Some Unglamorous and Selfish Thoughts About Working On a Big Project

I feel I am an entity, not a person. I feel I am a business for art production, my morals have changed and so have my perceptions of decency.

The only thing I still care about sufficiently and urgently is hydration and exercise. All else, social commitments and family and relations and being emotionally available, must suffer. 

I have become a shell and I have realised that working a full day, even with art, even with what you cherish the most and will do anything for, is exhausting. I am vulnerable to criticism and hate being called a nagging, annoying woman by music journalists, although I want to be nagging, I want to be annoying, I want them to have to call me back, to pick up their phones, to write about me and about my art. To give me an answer, a clear answer, and that is why I keep calling, trying to keep my voice concise and professional, and I ask and then wait for them to answer, I don't fill the silence with uncertainty and apologies as I might have done before.

I am not in the business for moods this week: everything feels to urgent and yet slow, like a dead whale sinking towards you and you are right below it at the bottom of the ocean but you cannot move: you know you will get crushed not matter where you go.

I am walking beside myself these days. On the one hand there is me, and on the other hand there is the me who is working on the project, and thinking about the project, and making lists for what to do for the project, and making phone calls to journalists and news desks which always begin with, Hello, this is me and I am calling to follow up on a press release I sent about a week ago...

You are nagging and you are irritating and people have work to do, could you please stop calling me? I get about a thousand e-mails every day, what if everyone called just like you did, can you imagine how that would be?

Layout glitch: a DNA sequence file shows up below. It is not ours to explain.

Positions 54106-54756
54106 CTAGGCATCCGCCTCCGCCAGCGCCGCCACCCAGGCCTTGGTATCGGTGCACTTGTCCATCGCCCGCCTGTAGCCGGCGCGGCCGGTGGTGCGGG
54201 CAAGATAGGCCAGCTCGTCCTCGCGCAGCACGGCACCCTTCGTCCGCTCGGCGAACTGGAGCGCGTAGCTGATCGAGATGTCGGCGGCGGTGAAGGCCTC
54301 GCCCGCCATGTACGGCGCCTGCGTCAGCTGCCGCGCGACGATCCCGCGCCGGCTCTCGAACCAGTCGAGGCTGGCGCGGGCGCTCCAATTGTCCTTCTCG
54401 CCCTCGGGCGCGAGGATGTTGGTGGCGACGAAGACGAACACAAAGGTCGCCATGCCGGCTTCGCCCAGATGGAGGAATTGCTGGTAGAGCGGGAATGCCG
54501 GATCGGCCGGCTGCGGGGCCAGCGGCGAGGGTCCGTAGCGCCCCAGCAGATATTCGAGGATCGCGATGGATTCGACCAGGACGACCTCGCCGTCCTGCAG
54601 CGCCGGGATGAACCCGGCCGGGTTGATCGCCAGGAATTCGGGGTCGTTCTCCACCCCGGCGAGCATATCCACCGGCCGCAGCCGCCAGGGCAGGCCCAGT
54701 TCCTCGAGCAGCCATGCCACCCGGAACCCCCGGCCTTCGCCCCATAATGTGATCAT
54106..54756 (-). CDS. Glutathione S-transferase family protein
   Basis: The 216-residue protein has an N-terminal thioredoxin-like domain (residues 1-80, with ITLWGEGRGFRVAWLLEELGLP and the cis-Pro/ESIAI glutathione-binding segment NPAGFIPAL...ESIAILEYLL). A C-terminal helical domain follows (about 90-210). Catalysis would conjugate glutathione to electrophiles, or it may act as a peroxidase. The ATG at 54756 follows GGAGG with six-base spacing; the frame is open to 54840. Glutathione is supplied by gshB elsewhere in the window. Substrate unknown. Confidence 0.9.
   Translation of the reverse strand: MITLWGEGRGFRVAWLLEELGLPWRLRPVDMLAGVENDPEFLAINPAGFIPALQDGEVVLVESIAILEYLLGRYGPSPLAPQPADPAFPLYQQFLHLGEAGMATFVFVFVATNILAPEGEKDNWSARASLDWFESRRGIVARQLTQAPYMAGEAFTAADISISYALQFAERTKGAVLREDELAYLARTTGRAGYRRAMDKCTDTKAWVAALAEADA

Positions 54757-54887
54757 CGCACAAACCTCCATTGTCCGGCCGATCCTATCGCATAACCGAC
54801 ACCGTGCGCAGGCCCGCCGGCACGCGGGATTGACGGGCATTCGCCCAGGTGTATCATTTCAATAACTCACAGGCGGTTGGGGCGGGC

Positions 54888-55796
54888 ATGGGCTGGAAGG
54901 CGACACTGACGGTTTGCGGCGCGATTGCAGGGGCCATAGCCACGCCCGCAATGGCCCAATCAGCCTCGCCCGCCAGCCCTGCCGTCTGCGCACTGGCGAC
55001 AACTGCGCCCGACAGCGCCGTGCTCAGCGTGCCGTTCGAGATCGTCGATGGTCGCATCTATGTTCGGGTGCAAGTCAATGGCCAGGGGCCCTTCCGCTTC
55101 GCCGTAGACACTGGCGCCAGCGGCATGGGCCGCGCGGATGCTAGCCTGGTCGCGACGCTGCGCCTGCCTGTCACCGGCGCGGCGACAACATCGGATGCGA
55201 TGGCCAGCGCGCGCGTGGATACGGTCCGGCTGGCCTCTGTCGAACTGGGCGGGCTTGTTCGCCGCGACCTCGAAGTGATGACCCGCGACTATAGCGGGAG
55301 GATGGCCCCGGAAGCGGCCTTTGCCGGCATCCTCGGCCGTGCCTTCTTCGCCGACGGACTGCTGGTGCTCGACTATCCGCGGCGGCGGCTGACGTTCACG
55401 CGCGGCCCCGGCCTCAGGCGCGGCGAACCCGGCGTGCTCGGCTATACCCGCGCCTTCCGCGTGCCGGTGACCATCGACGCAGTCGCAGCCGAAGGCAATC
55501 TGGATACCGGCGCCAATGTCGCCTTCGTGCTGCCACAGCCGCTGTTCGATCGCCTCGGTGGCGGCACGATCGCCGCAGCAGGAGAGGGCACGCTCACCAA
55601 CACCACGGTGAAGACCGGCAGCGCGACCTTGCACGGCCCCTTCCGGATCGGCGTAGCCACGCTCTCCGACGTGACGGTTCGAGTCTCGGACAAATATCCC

imm004_4A.jpg

And this is me, trying to write about working and what it's like to be an artist since people sometimes ask and I just want to give them a coherent answer. A blogger I like wrote about this summer that it was full of joy and anxiety, and I I can relate. I would like to tell you what this is like, this immense freedom and insecurity, this pushing and pushing away of realistic and pragmatic thoughts like, when will you get a proper job, what will you do after this project, how do you plan to pay for it all, will you make any money from it. I wish I could give you a good answer when you ask me how I am, because I would like to tell you that I am fine but only half, only half a person, half a life.

It is not sustainable, of course it isn't, and I would become unbearable and incredibly, terribly lonely and hateful if every week was like this one. I am not attempting to describe stress, or pressure, or explain how to manage expectations: I am simply trying to say, look, look at this and look at how I am right now. Can you not see that most of me is gone?

R1-07526-0003.jpg

Excerpt: Short story "There is a change in temperature now"

ONE (i)